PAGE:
A Few Very Basic Assumptions We Make About Gender (+ Why It's Time To Stop)

Male-To-Female, Female-To-Male, Identity, Gender FluidGabriel Coppersan
Image by kkgas

Image by kkgas

By Gabriel Coppersan

In today’s society, the norm is not that we commonly talk about the distinction between individual gender expression and gender stereotypes. If a woman presents in a stereotypically “masculine” way (whether affect or clothing choices), others may say she “seems like a lesbian.” In other words, her gender expression and sexuality are being policed, as there are common underlying assumptions most people make about gender on a daily basis.

But the truth is that there’s no one way to “be a man” or “be a woman,” which is as relevant for cisgendered folks as it is for trans-identified people and those who are gender non-conforming / gender variant.

For instance, we expect men to play sports, be emotionally distant in relationships, and act as “the muscle” around the house—while women are expected to have children at a certain age, cook meals for everyone and be subservient. These are traditional gender roles—artificial constructs that reinforce the assumptions we make and rarely question. Though we take these assumptions for granted, they are dangerously restrictive, and and cause turmoil for many folks who don’t live up to these expectations, whether they identify as part of the gender binary or not.

There could be a whole website devoted to exploring all of the misleading and even dangerous assumptions we make around gender—and in fact, there can be a series here on But to start us off, here are a few prickly assumptions we make around gender, and explanations about why we should stop.

1.  Gender is only male or female.

While the majority of the human population identifies within the either/or binary—meaning male or female—there’s a good portion of people who don’t identify as such, nor do they answer to masculine pronouns (he/him/his) or feminine (she/her/hers) pronouns.

In fact, gender is a spectrum of different identities, not a binary. We may be born with a particular anatomy and assigned a gender at birth, but it is up to each of us to express that gender identity. Even for folks who are not trans-identified, gender expression is a spectrum. There is nothing inherently “feminine” about cooking and cleaning, nor is there anything “masculine” about fixing things and avoiding tears. These are constructs we’ve made up, and continue to perpetuate with these assumptions.

2. You can tell someone’s gender by their appearance.

Not true, plain and simple. As explained in the previous point, there are people who identify under the non-binary umbrella and don’t answer to masculine or feminine pronouns. Any one of us could choose to present in a more feminine way on one day, and a more masculine way on another, regardless of our gender identity. Or perhaps we mix it up on any given day. It’s better to ask what someone’s pronouns are rather than assume and guess wrong.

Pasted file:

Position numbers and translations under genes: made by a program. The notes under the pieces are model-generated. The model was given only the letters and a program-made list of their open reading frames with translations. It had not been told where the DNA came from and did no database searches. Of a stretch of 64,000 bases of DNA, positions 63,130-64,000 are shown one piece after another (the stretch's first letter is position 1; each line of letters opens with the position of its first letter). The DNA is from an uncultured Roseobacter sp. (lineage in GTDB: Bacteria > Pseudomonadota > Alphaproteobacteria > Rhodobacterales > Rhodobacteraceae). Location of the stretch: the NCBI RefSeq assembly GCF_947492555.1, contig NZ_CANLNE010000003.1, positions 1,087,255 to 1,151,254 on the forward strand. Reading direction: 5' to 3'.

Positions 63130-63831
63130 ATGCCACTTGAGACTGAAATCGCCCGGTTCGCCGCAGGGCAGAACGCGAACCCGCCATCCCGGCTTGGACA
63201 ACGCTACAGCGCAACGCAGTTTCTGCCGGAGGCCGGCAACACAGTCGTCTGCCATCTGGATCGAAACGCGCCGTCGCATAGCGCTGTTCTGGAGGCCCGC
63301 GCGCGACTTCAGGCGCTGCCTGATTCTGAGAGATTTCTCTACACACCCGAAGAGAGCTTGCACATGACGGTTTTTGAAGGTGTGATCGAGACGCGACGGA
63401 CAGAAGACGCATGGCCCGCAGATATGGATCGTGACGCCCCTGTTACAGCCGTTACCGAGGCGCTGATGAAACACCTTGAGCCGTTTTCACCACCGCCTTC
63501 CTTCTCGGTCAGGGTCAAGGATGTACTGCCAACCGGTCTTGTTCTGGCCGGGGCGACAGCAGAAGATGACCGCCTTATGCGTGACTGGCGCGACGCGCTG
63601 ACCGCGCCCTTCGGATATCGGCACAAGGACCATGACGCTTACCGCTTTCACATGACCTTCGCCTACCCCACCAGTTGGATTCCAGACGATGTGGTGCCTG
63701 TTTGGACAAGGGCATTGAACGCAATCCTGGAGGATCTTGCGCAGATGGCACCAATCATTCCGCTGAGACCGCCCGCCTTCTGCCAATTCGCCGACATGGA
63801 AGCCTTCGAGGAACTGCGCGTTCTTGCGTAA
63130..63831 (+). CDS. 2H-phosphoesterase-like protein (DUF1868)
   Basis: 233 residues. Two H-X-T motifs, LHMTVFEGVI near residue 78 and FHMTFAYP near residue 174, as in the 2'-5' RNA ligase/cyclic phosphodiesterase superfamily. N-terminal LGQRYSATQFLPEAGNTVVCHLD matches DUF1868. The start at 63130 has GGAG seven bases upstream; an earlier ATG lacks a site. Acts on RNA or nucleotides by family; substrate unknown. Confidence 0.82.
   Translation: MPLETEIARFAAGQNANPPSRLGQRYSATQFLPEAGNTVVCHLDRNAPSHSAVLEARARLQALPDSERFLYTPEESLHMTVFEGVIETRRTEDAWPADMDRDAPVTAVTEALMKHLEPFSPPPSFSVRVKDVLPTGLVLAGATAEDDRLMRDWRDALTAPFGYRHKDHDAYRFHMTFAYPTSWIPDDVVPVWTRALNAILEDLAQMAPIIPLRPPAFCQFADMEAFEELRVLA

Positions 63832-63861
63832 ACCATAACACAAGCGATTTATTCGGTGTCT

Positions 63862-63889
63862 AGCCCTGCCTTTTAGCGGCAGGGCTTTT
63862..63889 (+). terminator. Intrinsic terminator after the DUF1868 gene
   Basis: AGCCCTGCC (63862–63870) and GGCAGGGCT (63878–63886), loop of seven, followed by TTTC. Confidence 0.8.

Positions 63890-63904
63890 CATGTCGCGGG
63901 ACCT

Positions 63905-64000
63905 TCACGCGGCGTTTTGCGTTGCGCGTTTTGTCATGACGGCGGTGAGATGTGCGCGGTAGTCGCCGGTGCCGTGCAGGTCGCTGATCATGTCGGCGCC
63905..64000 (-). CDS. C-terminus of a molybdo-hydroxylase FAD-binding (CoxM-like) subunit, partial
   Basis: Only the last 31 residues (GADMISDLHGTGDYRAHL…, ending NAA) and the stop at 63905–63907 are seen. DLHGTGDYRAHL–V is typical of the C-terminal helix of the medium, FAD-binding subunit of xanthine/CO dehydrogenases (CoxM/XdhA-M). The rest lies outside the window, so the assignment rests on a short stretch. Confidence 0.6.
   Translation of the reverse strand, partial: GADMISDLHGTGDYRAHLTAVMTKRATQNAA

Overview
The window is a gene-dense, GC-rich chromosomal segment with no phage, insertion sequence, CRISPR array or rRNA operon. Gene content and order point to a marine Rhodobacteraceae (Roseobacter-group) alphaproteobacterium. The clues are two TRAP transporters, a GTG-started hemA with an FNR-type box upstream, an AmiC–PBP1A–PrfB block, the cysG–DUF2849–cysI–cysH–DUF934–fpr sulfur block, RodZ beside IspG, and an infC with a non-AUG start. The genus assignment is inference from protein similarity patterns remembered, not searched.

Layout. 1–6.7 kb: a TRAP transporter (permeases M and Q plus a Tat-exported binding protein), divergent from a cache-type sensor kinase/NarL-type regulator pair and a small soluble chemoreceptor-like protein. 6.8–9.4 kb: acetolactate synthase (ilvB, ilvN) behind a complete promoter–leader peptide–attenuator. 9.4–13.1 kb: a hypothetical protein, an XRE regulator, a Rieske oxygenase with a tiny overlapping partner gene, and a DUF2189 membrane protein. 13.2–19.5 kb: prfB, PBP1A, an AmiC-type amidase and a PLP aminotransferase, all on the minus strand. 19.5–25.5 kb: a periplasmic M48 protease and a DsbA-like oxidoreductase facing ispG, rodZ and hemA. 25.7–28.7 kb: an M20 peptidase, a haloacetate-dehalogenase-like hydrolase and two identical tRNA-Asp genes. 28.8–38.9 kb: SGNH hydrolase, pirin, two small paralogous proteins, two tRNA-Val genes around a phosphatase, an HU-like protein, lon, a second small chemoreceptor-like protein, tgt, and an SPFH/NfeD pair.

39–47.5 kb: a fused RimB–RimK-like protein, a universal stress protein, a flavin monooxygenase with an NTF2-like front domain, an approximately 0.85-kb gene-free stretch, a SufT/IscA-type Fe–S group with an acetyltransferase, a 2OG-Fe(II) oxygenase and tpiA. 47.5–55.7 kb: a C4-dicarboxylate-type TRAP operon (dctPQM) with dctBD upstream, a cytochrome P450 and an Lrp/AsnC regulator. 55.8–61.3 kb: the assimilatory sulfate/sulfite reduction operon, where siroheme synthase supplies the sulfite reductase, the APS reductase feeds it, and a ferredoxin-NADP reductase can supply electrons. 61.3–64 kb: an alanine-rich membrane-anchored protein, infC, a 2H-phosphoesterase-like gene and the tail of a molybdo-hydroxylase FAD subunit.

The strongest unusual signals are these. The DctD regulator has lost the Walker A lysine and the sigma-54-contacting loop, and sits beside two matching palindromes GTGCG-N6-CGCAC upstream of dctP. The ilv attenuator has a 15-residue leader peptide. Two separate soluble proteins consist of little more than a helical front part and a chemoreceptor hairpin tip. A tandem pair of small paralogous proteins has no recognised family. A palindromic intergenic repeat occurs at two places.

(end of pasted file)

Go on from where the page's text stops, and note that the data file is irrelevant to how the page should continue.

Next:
3. Men are not emotional.

We’re all human, aren’t we? It’s unreasonable to expect that men don’t have emotions or should not allow their emotions to be expressed because of their gender identity. There’s nothing wrong with being emotionally vulnerable; the only problem is keeping all your feelings inside until you explode.

By contrast, it’s not as though women are categorically “more emotional than men”—these stereotypes go both ways. We often hear critiques of women as being too sensitive or volatile for positions of power at the workplace and in government, for example. But all of these misconceptions are just ideas we keep repeating and passing down from generation to generation, culture to culture—it’s time to stop.

4. Women desire children on a biological level.

While some women do go on and have families with their significant others (or not), this is not always, or even often, the case by any means. It’s no surprise that children take substantial amounts of money and patience to care for—and regardless of gender, not everyone is prepared to handle such a major responsibility.

Alternatively, there are several cis men, trans-identified men and women, and gender non-conforming / variant folks who are more interested in having children than cis women. Having a uterus is a question of anatomy, not of gender, and wanting to have kids is a matter of individual preference. So with all that said, women should not be expected to have any children or be shamed for deciding not to have them. This is just a commonly held judgment that reinforces these stereotypes and assumptions.

5.     Men are natural leaders.

Says who? Women can be just as effective leaders as men, if not more so. According to research done by Jack Zenger and Joseph Folkman, women were rated higher than men in 12 out of 16 competencies that top leaders exemplify the most. Referring to anything as “natural” when it relates to gender is usually problematic, given that masculinity/femininity aren’t “natural” or universal signifiers—but qualities we can each interpret differently, or not at all, in our own gender expressions.

I’ll conclude by asking you: what are some of the other basic (but dangerous) assumptions made about gender? Feel free to create your own version of this by writing to!



Gabriel Coppersan is a transgender man who started his medical transition at the age of 22, just after graduating from Hunter College with a BA in Psychology. He started his blog, Dear Cis People, with the original intention of just voicing thoughts about issues and experience that are relevant in the transgender community. After writing just a few posts, Gabriel started blogging more seriously, as readers began reaching out. Aside from writing, Gabriel makes videos on his YouTube channel about his personal transition and life updates, along with coverage of transgender topics, and issues related to mental health.